Syndicate content

Seeking nimble plumbers

Alaka Holla's picture
Sometimes (maybe too many times), I come across an evaluation with middling or null results accompanied by a disclaimer that implementation didn’t go as planned and that results should be interpreted in that light. What can we learn from these evaluations? Would results have been better had implementation gone well? Or even if implementation had gone just fine, was the intervention the right solution for the problem? It’s hard to say, if we think of program success has a product of both implementation and a program that is right for the problem.

GiveDirectly Three-Year Impacts, Explained

Berk Ozler's picture

My post earlier this week on dissipating effects of cash transfers on adults in beneficiary households has caused not only a fair amount of disturbance in the development community, but also a decent amount of confusion about the three-year impacts of GiveDirectly’s cash transfers, from a working paper by Haushofer and Shapiro (2018) – HS (18) from hereon. At least some, including GiveDirectly itself and some academics, seem to think that one can reasonably interpret the findings in HS (18) to imply that the short-term effects of GD, also by Haushofer and Shapiro (2016) – HS (16) from hereon – were sustained three years post treatment. Below, I try to clear up the confusion regarding the evidence and explain why I vigorously disagree with that interpretation.

Weekly Links March 30: Academia vs policy, conflict on risk, child nutrition, and how to get the most out of an impact evaluation

David Evans's picture
  • Sylvain Chabé-Ferret from the Toulouse School of Economics takes stock in The Empirical Revolution in Economics: Taking Stock and Looking Ahead. He proposes 8 knowledge achievements of the empirical revolution in economics, 4 methodological advances, 3 major challenges, and 3 proposed solutions. 
  • Sue Dynarski from University of Michigan has a talk on "how to communicate with policymakers": "All communication is basically the same. Good communication is concise and it's to the point and it's concrete. And that's true for research writing... It's true for teaching... It's true if you're speaking to the public or to the media... It's just that people differ in how much they really have to listen to you." Policy makers don't have to listen to you. "Speaking in plain English is super important." She recommends Strunk and White's The Elements of Style. I do, too.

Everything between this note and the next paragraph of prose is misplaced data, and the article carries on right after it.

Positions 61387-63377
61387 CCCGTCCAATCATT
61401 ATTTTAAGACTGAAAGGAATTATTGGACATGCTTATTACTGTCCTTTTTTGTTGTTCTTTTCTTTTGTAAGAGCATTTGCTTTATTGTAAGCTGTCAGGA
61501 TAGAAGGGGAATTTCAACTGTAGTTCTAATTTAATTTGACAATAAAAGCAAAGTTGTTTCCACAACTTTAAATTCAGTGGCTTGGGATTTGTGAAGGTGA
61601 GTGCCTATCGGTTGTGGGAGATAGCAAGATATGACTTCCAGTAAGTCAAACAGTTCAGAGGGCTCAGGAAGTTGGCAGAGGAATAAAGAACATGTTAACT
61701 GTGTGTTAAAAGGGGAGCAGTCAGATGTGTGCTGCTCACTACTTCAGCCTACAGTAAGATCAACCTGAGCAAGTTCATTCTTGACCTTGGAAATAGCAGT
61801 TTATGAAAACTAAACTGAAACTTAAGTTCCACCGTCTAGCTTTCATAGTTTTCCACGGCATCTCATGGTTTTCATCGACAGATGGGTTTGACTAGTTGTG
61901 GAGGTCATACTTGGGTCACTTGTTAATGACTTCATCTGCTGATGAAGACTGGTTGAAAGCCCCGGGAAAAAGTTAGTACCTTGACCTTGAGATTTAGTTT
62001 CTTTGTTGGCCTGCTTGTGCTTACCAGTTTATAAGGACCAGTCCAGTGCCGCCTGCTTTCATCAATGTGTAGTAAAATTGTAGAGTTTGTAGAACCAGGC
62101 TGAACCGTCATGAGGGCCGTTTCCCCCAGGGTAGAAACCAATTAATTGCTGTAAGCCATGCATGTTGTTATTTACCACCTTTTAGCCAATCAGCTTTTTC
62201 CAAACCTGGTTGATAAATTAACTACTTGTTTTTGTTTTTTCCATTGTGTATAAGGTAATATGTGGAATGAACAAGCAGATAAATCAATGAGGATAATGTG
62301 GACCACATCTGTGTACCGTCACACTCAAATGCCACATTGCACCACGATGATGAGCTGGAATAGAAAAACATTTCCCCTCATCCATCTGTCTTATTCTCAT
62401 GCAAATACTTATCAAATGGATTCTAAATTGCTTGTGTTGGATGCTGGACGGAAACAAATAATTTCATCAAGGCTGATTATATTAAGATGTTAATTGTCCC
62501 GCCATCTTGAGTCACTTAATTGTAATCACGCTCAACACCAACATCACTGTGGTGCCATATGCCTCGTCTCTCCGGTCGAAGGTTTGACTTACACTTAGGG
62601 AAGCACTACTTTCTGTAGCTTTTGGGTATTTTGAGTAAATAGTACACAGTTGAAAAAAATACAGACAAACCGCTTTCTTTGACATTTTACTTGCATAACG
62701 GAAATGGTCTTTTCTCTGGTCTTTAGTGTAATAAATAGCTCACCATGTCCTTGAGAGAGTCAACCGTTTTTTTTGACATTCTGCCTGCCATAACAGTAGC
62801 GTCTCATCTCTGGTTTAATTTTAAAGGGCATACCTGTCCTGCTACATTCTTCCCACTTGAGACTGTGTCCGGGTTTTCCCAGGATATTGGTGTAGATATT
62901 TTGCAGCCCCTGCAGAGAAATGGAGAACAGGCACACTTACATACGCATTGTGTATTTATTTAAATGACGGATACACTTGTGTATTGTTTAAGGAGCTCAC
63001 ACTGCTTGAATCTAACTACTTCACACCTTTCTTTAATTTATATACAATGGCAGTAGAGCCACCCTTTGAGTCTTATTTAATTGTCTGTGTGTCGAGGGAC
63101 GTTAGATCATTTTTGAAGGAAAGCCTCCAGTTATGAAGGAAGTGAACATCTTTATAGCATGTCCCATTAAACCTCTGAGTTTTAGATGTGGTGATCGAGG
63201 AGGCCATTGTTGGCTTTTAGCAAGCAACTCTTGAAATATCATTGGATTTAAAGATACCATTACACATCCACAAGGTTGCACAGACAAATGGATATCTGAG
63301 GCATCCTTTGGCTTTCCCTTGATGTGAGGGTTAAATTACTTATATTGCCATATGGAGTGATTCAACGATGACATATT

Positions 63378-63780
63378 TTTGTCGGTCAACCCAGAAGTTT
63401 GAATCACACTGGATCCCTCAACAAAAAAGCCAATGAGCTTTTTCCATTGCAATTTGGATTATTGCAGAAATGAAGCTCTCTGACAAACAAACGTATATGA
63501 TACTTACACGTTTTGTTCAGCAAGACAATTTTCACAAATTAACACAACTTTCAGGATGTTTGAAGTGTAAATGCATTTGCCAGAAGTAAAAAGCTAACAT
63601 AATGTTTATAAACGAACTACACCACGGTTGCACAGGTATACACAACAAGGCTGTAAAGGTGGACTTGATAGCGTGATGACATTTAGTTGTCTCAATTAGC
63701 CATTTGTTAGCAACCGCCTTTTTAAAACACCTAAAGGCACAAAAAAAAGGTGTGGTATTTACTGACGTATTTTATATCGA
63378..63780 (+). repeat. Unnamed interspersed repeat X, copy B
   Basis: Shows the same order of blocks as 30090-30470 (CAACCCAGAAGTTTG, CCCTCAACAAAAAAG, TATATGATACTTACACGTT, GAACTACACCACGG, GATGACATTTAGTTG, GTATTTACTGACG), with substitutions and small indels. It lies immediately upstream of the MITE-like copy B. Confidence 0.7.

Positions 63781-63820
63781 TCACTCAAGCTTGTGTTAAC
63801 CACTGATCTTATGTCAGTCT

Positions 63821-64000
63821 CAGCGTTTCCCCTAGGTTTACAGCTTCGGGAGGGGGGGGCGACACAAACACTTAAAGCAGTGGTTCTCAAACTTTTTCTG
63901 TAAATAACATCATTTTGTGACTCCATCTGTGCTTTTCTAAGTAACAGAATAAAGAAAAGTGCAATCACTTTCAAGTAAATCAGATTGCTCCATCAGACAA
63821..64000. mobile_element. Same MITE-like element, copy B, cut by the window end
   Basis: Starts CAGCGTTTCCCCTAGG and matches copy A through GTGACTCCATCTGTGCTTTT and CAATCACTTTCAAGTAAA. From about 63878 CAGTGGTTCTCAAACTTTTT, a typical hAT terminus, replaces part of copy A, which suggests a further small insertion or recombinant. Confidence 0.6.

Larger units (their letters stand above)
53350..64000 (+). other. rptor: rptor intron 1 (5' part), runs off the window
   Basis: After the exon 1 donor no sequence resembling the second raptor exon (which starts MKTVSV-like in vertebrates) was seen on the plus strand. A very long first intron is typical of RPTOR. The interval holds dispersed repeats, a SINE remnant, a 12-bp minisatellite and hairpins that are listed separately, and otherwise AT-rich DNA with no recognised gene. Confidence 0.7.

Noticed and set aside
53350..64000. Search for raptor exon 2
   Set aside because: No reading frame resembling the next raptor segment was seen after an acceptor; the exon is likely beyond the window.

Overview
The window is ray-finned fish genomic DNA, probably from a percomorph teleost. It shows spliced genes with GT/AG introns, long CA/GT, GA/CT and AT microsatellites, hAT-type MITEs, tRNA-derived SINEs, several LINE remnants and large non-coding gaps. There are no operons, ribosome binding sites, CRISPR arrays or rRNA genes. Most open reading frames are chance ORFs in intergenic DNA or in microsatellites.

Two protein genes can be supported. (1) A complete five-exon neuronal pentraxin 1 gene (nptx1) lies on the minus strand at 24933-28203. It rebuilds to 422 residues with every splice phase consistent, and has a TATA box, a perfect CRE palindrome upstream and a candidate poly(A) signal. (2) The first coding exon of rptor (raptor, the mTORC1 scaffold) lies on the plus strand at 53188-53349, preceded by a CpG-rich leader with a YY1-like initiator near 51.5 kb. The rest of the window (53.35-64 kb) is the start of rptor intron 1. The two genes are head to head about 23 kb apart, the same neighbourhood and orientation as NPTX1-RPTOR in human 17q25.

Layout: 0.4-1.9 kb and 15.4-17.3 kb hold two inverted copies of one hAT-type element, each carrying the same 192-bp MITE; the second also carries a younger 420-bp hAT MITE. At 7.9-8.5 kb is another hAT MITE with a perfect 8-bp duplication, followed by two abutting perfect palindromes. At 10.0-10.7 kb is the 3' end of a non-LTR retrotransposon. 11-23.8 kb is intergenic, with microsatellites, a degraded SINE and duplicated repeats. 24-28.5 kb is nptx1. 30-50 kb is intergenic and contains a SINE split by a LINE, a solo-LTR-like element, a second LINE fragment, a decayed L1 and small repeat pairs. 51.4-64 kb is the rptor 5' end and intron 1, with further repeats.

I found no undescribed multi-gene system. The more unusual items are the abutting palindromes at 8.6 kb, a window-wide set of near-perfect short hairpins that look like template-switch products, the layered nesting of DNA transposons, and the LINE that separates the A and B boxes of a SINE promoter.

• Matthew Jukes from RTI proposes a "context-mechanisms-outcomes approach" to doing and reporting impact evaluations in his piece "Learning more from impact evaluations: Contexts, mechanisms and theories of literacy instruction interventions," in order to get the most out of evaluaitons, and he gives examples from a recent literacy intervention in Kenya.  

  • Over at the IFPRI blog, Tracy Brown reports on impact evaluations of "food-assisted maternal and child health and nutrition" programs in Guatemala and Burundi. In Burundi, "the largest impact on stunting was experienced by those who received food assistance throughout the entire period of the first 1,000 days, from conception to a child’s second birthday." (Blog 1, blog 2, with blog 3 coming soon here.) 

  • Alice Evans's 4 Questions podcast has featured several Development Impact-relevant stories in the last couple of weeks, including Pam Jakiela and Owen Ozier discussing "the impact of conflict on people's preferences" for risk, Michael Woolcock on the value of mixed methods in understanding "what works," and me talking about an impact evaluation to improve health care management in Nigeria as well as about the World Development Report on Education.  

  • At Oxford's conference at the Center for the Study of African Economies, DFID Chief Economist Rachel Glennerster -- who has worked extensively in policy and in academia – discussed the differences as she sees them, summarized below. You can watch her full talk here.  

How to Publish Statistically Insignificant Results in Economics

David Evans's picture